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Recent in Skin Science (page 5 of 40)

Ingredients to Treat 4 Most Common Skin Conditions

Lyn Ross, founder of Institut’ DERMed Clinical Skin Care, shared ingredients estheticians can use to help clients with acne, aging, sensitivity and dyschromatic skin during Face & Body Southeast spa expo and conference.

Reinforce A Client's Skin Barrier

Peels, lasers and other esthetic treatments have the potential to harm some clients' skin. Estheticians can prevent this through careful planning and soothing treatments.

Jump-starting Anti-aging, Healing and More

With the flip of a switch—er, chip, rather—skin cells can be reprogrammed as any cell type to restore function to aging or damaged tissue and organs. Research from Ohio State University Wexner Medical Center and Ohio State College of Engineering explains.

FDA Cracks Down on Skin Lighteners

Skin whitening products walk the line between cosmetics and drugs, and often carry dangerous side effects. Flawless Beauty's injectable whitening products were struck down by a federal judge, putting lightening products under the lens.

Can Probiotics Ward Off Eczema?

Treatment for eczema may start in the gut. Research has suggested that probiotics, or "good" bacteria, play a role in the strengthening of the immune system and, by extension, the treatment of the skin condition.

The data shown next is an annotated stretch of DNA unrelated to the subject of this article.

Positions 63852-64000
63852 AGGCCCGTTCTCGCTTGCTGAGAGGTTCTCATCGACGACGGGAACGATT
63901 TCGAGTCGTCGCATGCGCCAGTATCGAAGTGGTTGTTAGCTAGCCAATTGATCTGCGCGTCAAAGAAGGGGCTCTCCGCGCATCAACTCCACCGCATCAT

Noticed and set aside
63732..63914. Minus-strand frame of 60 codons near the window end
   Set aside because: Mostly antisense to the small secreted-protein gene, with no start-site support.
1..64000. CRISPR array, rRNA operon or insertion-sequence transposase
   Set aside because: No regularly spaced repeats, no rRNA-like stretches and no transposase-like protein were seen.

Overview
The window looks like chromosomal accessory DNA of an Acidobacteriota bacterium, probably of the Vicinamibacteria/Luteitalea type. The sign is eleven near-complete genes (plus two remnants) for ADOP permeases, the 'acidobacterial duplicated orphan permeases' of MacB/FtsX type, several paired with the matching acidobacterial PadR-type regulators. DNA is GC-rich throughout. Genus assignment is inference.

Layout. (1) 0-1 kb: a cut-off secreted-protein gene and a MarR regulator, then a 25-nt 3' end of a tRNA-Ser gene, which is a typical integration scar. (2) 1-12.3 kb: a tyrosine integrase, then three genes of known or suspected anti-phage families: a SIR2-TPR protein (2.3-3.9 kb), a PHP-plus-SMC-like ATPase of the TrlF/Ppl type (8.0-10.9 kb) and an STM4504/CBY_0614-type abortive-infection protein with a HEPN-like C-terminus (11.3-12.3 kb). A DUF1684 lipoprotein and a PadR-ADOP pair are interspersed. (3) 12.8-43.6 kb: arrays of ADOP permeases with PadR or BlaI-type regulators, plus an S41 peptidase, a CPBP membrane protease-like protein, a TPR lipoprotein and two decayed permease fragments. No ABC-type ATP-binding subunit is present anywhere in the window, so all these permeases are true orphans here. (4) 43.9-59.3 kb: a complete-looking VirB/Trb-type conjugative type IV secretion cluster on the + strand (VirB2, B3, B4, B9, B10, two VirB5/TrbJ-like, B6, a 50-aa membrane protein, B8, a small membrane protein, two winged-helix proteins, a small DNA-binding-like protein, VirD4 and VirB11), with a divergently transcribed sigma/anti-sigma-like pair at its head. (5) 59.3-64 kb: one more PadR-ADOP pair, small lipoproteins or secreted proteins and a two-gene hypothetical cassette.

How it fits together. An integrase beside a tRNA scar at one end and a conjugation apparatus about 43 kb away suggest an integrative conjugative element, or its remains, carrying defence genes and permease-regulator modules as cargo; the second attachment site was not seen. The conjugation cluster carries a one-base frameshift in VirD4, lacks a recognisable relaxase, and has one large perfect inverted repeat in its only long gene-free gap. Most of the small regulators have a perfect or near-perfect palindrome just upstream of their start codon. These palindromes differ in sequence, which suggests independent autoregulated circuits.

Understanding the Risks of Sun Poisoning

While most of us are familiar with sunburns, not everyone understands the risks of sun poisoning. In the case of sun poisoning, a person may develop redness, swelling and large blisters on their skin.

Derms Need to Think Twice About OTC Recommendations, Study Shows

Consumers faced with compromised skin often look to their dermatologists for over-the-counter (OTC) product advice, to help keep costs (and allergens) in check. But findings from a new product review suggest derms need a second look at what they're recommending.

Acne and Rosacea Innovations on the Horizon

The microbiome, hormonal treatments and more were on the table during the American Academy of Dermatology's 2017 Summer Meeting's Acne and Rosacea session.

Henna Tattoos Offer Potential Dangerous Decorations

Black henna is not only causing an uptick in adverse reactions to the temporary body art, but in some cases is not permitted for use by the U.S. Food & Drug Administration.

Could Fire Ants Be Stockpiling the Next Psoriasis Treatment?

Fire ants often are portrayed as swarming the nemesis in an action film, bringing forth a warranted demise. While their choreographed attack may leave your skin crawling, new research suggests their venom may, in fact, hold a key to treating psoriasis and its itchy, irritated traits.

Oil Overdrive: Look Within to Battle Acne

Clients with oily skin have a multitude of skin issues, such as breakout battles. As estheticians, we must look at the deeper cause of oil production.

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